So how was Falconi given this honor? Well of course, her name was drawn out of a hat. As one of the four highest ranked qualifiers to lose in the final qualifying round, Falconi was given the chance to make the field after Jamie Hampton withdrew. Four names went in the pot, Falconi's name was picked, and the other three "losers" got to finish their ice cream. It is a crazy and absurd system, but that is precisely why I love it. Rational people would suggest we should go by highest ranking, have the top two players compete or even just a hearty game of friendly, but competitive Spades. Critics would tell you that anything resembling a merit-based system is appropriate, but they are obsessed with concepts that are no fun like "rationality" or "fairness." Instead, we choose a completely random draw gives someone like Falconi a chance, and the other "Losers" a long flight home in misery (and by the way, the term "Lucky Loser" has to be one of the most backhanded compliments in the history of professional sports. I like to think of the designation as being the equivalent of a "L" that the player is forced to wear all tournament long, while her fellow competitors shun her in the cafeteria and hold the "L" sign to their forehead every time she walks by).

Fortunate or not, Falconi has now taken advantage of the moment and has a chance for a huge win on Wednesday versus 22nd seed Ekaterina Makarova. Just a few months ago, I saw Falconi play at a Challenger event on a scorching August day in Lexington, Kentucky, in front of a couple hundred fans at most. Now she gets a chance to play in front of a packed stadium and a worldwide audience with the possibility of matching her career best Grand Slam finish with a victory....all because her number was drawn out of a hat. The tennis world is a strange, but amazing place.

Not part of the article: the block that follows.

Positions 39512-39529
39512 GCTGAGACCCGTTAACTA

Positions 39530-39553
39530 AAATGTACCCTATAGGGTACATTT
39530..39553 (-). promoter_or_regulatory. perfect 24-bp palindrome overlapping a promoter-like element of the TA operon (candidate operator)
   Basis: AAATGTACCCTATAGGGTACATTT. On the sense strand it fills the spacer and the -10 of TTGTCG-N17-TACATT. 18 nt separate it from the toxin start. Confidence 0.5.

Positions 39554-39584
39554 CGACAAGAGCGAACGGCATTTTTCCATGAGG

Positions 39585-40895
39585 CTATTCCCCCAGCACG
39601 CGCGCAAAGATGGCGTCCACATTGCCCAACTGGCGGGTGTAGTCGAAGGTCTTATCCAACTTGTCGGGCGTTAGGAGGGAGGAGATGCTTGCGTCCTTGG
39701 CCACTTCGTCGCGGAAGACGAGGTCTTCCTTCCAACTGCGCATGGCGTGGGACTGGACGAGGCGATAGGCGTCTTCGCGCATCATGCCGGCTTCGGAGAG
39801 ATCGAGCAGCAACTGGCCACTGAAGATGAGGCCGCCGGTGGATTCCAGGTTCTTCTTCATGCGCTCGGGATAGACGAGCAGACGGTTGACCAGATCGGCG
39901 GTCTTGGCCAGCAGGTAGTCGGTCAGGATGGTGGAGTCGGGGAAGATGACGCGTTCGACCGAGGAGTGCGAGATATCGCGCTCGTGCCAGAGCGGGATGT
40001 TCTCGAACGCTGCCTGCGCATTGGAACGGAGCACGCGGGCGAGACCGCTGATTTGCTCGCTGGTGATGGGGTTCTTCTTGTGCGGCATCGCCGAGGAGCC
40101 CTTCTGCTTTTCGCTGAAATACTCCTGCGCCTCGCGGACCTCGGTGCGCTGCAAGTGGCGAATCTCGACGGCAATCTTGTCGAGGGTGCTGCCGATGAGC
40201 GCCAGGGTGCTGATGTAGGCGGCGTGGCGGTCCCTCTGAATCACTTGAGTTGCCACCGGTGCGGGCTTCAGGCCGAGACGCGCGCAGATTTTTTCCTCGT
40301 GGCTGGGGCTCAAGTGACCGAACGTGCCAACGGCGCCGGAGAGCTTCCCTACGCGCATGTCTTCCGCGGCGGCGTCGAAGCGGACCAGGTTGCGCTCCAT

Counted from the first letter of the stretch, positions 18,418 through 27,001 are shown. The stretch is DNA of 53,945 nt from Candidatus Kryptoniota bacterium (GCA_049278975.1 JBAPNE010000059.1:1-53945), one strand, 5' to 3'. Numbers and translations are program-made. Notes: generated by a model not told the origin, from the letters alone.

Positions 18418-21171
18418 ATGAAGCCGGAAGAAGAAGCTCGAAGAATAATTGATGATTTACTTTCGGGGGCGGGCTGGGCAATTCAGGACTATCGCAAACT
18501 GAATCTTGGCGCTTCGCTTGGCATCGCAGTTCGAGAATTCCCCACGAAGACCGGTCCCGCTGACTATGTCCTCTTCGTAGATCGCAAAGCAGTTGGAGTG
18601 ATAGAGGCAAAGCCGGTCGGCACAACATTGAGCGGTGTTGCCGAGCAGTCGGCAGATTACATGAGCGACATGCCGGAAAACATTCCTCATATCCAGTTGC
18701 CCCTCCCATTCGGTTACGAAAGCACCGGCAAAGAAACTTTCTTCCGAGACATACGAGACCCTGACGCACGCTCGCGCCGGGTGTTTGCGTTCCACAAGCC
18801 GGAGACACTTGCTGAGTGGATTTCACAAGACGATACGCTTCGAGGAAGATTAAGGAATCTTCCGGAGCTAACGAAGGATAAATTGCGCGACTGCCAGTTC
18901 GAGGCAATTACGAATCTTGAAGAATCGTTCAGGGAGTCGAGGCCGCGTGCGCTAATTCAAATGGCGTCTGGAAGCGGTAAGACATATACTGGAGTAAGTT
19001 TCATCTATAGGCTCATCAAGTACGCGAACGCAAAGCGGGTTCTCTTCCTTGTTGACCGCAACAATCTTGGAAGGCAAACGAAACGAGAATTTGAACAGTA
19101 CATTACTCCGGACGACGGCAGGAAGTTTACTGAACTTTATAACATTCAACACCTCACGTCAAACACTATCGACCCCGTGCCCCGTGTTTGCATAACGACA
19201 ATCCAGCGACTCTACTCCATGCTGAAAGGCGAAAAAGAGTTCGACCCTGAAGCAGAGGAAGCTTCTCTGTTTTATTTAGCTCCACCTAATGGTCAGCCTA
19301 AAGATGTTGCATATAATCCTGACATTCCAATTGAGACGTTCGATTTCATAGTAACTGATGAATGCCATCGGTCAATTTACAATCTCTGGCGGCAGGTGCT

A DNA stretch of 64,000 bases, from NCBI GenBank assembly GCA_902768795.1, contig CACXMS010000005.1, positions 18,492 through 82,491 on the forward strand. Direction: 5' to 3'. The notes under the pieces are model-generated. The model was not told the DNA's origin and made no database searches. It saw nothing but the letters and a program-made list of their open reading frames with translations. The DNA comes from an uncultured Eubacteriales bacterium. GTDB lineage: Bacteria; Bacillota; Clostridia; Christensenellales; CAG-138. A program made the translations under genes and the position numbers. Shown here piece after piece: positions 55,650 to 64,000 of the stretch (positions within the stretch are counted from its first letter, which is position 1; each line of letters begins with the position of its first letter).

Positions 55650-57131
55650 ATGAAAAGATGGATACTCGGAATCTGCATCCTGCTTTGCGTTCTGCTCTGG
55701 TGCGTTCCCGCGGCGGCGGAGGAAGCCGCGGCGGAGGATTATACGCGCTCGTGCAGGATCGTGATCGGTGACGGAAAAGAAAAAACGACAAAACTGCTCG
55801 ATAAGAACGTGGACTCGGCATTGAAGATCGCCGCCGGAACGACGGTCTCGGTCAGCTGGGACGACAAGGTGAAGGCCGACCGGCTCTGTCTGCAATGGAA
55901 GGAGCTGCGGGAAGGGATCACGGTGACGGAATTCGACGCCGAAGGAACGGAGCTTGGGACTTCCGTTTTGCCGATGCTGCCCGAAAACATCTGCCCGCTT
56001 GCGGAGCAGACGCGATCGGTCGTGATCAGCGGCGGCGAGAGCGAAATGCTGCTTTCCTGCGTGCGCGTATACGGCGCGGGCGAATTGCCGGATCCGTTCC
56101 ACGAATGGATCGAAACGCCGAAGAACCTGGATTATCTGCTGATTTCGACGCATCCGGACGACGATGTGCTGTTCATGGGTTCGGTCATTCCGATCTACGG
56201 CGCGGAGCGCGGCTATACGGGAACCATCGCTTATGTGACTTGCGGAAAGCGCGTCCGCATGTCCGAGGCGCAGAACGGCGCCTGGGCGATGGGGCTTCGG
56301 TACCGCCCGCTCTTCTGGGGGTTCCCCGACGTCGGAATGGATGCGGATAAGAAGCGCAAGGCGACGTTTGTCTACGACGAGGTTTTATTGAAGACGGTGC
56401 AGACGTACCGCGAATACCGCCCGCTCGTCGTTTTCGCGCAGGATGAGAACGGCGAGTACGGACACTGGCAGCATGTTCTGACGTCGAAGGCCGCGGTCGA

Sloane Returns to Melbourne and Other Day 2 Matches I'll Be Watching

It was in Australia one year ago when Sloane Stephens shocked the tennis world by upsetting third-seeded Serena Williams to advance to the semi-finals. Like many great moments in sports, I remember exactly where I was when it happened. I was on my couch, probably eating something unhealthy, watching it on live TV. It was a Tuesday night. And that's when Sloane Stephens got me hooked on Sloane Stephens.

Sloane makes her return to the Aussie Open stage tonight -- Are we calling it tonight or today in Australia? -- against Yaroslava Shvedova of Kazakhstan. If the match is anything like Shvedova's middle name, Vyacheslavovna, it's going to be long and very difficult to get through.

Other matches on my must-watch schedule tonight:

James Duckworth vs. (6) Roger Federer

Meeting for the first time in their careers, Roger Federer and wildcard entrant James "Jack" Duckworth of Australia are set to clash in the second match of the day in Rod Laver Arena. I'll make a point to watch this one because it's Roger Federer and only because it's Roger Federer. I watch him every chance I get because we just don't know how much longer he'll be around.